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Alex Murdaugh ‘Invented’ Story about Dogs' Involvement in Housekeeper’s 2018 Death
"No dogs were involved in the fall of Gloria Satterfield on February 2, 2018,” Alex Murdaugh's lawyers said in newly filed court documents.
Disgraced South Carolina legal scion Alex Murdaugh, who is serving a life sentence for the murders of his son and wife, has now admitted to lying about the sudden 2018 death of his long-time housekeeper Gloria Satterfield, according to new court documents.
Murdaugh is currently being sued by Nautilus, the insurance company that's accused Murdaugh of committing insurance fraud in his fabrication of certain events surrounding Satterfield’s death.
In documents filed by Murdaugh’s legal team on Monday as part of the ongoing case, the former lawyer conceded that he’d concocted a false narrative involving the family’s pet dogs, which he’d initially blamed for causing Satterfield’s death.
Murdaugh had initially claimed Satterfield told him she'd tripped and fell over the dogs while walking up the stairs at his hime, prior to losing consciousness and being taken to the hospital. The claim, Murdaugh now says, was “invented,” according to ABC News, which cited court records.
“No dogs were involved in the fall of Gloria Satterfield on February 2, 2018,” Murdaugh’s lawyers wrote in federal court documents, according to the outlet. “After Ms. Satterfield’s death, Defendant invented Ms. Satterfield’s purported statement that dogs caused her fall to force his insurers to make a settlement payment, and he stated that she was not on the property to perform work.”
In February 2018, Satterfield died under suspicious circumstances when she allegedly suffered a fatal “trip and fall” down a flight of stairs at Murdaugh’s hunting estate in Moselle. Satterfield died at a North Charleston hospital after suffering a stroke and going into cardiac arrest, according to separate court documents.
Satterfield’s family have claimed that Murdaugh approached them in the immediate aftermath of the housekeeper’s death, suggesting they sue him, with the goal of forcing his insurance company paying out the claim. Murdaugh, however, later pocketed $4.3 million of the insurance settlement, which her children never received
“Beginning in July 2021 and continuing through the filing of this action, Nautilus became aware for the first time of facts regarding the Satterfield claims, allegations of insurance fraud, conspiracy to commit insurance fraud, and allegations of criminal conduct,” the lawsuit states.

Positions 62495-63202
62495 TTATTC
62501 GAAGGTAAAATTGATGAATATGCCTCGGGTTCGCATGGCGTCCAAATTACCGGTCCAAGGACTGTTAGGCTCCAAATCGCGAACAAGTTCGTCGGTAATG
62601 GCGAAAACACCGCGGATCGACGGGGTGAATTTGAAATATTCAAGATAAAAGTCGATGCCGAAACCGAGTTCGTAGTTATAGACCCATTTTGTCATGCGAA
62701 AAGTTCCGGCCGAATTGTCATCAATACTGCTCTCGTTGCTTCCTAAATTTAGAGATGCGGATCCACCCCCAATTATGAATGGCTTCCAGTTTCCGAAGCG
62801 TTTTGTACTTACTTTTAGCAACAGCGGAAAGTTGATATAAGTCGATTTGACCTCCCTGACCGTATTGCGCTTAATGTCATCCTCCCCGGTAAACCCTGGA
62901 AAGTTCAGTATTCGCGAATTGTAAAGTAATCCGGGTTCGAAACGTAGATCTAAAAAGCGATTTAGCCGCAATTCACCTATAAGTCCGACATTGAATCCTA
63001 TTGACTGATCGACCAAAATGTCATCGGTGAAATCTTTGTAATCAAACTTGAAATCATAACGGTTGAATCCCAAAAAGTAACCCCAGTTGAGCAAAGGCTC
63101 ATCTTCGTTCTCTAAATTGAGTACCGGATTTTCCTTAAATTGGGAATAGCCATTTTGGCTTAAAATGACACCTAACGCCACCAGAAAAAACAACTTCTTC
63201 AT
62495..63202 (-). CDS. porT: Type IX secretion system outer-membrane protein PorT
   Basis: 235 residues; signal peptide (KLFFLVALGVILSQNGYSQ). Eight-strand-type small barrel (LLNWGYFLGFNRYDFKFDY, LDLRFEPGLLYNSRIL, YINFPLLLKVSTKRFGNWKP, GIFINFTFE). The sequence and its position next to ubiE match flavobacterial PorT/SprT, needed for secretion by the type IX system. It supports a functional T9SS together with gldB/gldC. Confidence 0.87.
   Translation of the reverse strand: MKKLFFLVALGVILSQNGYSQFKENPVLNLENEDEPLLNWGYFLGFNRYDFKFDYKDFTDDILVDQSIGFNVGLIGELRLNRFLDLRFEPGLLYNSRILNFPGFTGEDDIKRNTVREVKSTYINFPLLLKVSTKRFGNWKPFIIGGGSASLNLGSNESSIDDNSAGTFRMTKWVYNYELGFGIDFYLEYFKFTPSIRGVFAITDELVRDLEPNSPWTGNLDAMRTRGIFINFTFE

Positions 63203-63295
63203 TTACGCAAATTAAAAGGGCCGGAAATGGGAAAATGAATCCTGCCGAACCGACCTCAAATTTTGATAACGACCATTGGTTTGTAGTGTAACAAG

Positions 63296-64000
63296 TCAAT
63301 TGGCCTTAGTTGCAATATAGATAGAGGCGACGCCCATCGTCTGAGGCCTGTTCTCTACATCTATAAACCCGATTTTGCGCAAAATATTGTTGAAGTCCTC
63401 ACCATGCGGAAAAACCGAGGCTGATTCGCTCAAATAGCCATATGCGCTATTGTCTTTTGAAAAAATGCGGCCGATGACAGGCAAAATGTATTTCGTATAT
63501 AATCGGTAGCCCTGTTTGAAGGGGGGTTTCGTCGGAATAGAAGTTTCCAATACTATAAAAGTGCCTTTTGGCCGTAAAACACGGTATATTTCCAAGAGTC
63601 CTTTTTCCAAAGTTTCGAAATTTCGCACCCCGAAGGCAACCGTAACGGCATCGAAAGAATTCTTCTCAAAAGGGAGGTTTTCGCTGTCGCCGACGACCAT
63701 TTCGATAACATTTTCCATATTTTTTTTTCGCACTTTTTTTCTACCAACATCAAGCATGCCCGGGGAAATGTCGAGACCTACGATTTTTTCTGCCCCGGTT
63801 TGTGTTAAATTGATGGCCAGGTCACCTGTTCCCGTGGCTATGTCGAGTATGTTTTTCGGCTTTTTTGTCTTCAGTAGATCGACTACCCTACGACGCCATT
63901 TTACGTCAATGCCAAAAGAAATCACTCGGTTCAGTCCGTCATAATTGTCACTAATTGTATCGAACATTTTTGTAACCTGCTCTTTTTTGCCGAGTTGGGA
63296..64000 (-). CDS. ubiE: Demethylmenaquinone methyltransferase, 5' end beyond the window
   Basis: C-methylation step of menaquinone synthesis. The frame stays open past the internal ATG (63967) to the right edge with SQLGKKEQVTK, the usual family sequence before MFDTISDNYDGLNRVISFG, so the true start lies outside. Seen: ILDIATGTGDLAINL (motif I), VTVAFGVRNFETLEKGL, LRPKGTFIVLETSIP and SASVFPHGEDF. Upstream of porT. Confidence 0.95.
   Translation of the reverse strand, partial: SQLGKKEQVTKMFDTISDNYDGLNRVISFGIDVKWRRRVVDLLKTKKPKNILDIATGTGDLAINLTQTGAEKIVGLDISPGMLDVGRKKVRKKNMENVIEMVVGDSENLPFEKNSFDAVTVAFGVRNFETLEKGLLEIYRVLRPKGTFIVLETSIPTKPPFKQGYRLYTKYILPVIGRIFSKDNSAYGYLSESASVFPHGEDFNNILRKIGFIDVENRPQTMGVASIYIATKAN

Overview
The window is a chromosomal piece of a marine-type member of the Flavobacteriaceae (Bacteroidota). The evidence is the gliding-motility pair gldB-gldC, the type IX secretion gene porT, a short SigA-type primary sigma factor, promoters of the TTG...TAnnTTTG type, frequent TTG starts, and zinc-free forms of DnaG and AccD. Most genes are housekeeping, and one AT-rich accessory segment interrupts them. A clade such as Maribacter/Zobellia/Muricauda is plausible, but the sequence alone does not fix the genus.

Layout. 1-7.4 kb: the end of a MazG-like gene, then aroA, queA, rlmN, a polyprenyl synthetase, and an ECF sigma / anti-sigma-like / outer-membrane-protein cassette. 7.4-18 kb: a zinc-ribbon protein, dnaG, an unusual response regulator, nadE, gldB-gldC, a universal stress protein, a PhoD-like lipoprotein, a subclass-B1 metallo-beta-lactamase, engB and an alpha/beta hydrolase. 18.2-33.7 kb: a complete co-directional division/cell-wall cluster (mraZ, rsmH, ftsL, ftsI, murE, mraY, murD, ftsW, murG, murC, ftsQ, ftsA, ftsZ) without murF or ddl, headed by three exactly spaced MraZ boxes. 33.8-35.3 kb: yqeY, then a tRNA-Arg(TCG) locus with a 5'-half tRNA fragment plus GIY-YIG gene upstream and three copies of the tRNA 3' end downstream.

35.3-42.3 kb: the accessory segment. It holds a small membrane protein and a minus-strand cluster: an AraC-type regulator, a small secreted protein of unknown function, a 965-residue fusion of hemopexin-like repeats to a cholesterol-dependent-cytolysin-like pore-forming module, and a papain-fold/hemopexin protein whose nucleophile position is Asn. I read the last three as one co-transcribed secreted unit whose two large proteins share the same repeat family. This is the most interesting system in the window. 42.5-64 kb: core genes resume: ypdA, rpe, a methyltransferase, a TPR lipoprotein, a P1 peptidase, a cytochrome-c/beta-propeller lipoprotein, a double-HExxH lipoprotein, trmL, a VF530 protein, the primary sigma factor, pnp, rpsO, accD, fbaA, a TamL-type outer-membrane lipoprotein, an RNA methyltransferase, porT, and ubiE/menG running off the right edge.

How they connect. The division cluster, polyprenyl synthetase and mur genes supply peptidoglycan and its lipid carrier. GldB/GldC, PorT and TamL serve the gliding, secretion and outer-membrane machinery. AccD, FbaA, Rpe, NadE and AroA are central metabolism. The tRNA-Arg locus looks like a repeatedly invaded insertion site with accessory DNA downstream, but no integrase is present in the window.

Murdaugh, however, “denies the existence of any conspiracy to improperly cause Nautilus to pay a fraudulent claim,” according to federal court documents.
Nonetheless, the case’s judge had previously cast doubt on Murdaugh’s credibility.
“Murdaugh is manifestly not a credible witness,” U.S. District Judge Richard Mark Gergel wrote in a court order last month. “Evidence offered during the Defendant’s trial established without question that Murdaugh is a serial liar and fraudster who stole from his clients and law partners. He now stands convicted of the double homicide of his wife and son. It is difficult to imagine a less credible witness under these circumstances.”
Palmetto State Bank, Moss & Kuhn, P.A., Cory Fleming and Chad Westendorf are named as co-conspirators in the alleged insurance fraud scheme, according to court documents.
Murdaugh was convicted and sentenced to two consecutive sentences of life in prison without the possibility for parole in the 2021 murders of his wife, Maggie Murdaugh, and youngest son, Paul Murdaugh. Murdaugh, who is expected to appeal the sentence, has maintained his innocence.
The former South Carolina attorney was also charged with a bevy of financial crimes in the wake of his wife and son’s slayings, and was pushed out at his own family’s law firm for allegedly embezzling client funds. Prosecutors say Murdaugh again carried out insurance fraud when he allegedly staged his attempted assisted suicide as a murder shortly after the double homicide.
In September of 2021, South Carolina authorities announced an investigation into Satterfield’s death. Following his conviction for his wife and son's murders in March, Satterfield’s family called for the dead housekeeper’s body to be exhumed for the purposes of performing a new autopsy to see if she’d met with foul play.
"The police have some doubts about Alex's story,” Eric Bland, an attorney representing Satterfield’s family, told NewsNation. “He told an insurance adjuster exactly what he thought happened, which is that the dogs pushed Gloria down the stairs. It's gonna be difficult when they exhume her body ... to really determine were those done by human hands or by the fall.”
No homicide charges have been filed in connection with Satterfield’s death.